• $24.5 million to develop the workforce and grant capital to the YMCA and the Boys and Girls Clubs.

Economic growth

• $135 million to support cultural facilities and tourism assets throughout Massachusetts.
• $75 million for small business grants, of which $50 million will go to businesses that reach disadvantaged markets, minorities, women, and veteran-owned businesses. $25 million will be allocated to small businesses that did not qualify for previous programs.

Investing in infrastructure

• $100 million in grant funding to improve water and sanitation infrastructure.
• $100 million to improve canals, dams and other environmental infrastructure.
• $90 million for the development of seaports.
• $50 million to bridge the digital divide and increase broadband Internet access.
• $44.8 million for food security.
• $25 million for greening gateway cities.


• $105 million for a variety of educational support, including recovery grants for public universities and community colleges, workforce support for special education schools, and support for the recruitment of teachers of color;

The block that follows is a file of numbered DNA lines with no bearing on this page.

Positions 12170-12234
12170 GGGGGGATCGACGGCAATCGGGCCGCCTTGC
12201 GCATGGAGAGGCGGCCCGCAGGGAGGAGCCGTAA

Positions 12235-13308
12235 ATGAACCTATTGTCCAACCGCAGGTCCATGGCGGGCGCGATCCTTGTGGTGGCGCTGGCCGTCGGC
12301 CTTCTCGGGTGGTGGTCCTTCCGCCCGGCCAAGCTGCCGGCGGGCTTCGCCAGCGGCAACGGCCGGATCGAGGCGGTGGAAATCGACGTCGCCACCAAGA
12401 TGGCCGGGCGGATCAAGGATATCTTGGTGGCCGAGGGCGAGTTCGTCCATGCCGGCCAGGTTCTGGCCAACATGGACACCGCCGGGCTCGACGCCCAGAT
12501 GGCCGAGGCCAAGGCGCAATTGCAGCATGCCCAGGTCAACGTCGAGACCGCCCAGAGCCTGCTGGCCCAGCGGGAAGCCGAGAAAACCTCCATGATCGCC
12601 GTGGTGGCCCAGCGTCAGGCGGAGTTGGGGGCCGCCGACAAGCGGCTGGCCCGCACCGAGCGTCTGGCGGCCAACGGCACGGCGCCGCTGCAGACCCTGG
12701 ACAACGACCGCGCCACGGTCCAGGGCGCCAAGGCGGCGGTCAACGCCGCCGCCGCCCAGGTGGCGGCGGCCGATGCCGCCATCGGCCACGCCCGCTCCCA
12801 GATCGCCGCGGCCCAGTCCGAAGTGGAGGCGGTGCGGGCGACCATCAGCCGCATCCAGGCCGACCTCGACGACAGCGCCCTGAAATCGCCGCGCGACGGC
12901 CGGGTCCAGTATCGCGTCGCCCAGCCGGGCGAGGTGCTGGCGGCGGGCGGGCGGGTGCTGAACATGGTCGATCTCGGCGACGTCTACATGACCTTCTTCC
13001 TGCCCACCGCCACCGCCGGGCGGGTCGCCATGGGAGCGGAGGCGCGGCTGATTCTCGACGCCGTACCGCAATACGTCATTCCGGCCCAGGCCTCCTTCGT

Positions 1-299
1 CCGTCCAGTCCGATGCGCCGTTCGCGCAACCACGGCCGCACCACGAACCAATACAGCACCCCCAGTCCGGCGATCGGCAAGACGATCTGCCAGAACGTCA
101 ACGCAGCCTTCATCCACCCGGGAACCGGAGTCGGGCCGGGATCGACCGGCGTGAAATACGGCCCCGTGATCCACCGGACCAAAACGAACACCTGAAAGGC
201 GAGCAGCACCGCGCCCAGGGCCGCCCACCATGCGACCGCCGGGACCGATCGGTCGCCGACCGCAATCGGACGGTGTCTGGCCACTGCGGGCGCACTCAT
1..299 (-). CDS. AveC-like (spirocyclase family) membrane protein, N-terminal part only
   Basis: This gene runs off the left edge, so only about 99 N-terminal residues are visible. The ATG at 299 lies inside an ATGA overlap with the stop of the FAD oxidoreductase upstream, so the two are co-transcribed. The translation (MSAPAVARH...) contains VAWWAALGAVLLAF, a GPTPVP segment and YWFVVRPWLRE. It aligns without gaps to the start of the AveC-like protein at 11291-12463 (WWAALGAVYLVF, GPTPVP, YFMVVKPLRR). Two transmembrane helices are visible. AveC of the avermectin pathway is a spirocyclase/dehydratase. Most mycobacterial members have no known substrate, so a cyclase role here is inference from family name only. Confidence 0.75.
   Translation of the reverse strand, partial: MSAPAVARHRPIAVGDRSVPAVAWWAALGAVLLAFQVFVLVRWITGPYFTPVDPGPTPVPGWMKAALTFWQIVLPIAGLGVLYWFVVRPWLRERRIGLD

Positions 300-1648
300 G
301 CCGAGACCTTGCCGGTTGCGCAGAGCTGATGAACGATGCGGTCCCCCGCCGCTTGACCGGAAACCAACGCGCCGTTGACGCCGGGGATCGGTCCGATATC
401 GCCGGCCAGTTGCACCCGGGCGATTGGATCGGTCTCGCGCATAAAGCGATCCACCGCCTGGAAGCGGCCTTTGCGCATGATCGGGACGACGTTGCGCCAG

• $100 million for HVAC grants in the public school district.
• $100 million for capital grants for vocational high schools and functional technical education programs.

The governor objected to language in seven clauses containing requirements that would cause delays in the use of funds.

Of the 88 overseas sections included in the bill, the governor signed 86, including one that excludes Federal Paycheck Protection Program (PPP) loans, Economic Disaster Loan Advances (EIDL), indoor operator grants, Restaurant Revitalization Fund grants, and SBA loans of the taxable income of individual taxpayers for all applicable tax years, which creates parity with corporate taxpayers.

Governor Baker returned one outer division to the legislature with the proposed amendments and vetoed one outer division. Notably, while signing off on the external divisions that create and finance the $500 million COVID-19 Basic Employee Payments Fund for one-time payments to frontline workers, the governor vetoed a division that puts in place administrative obstacles that would interfere with the effective distribution of payments, Including the requirement to consult with 28 members of the advisory committee on program design. A veto in this section will allow management to act immediately on the process of distributing these funds.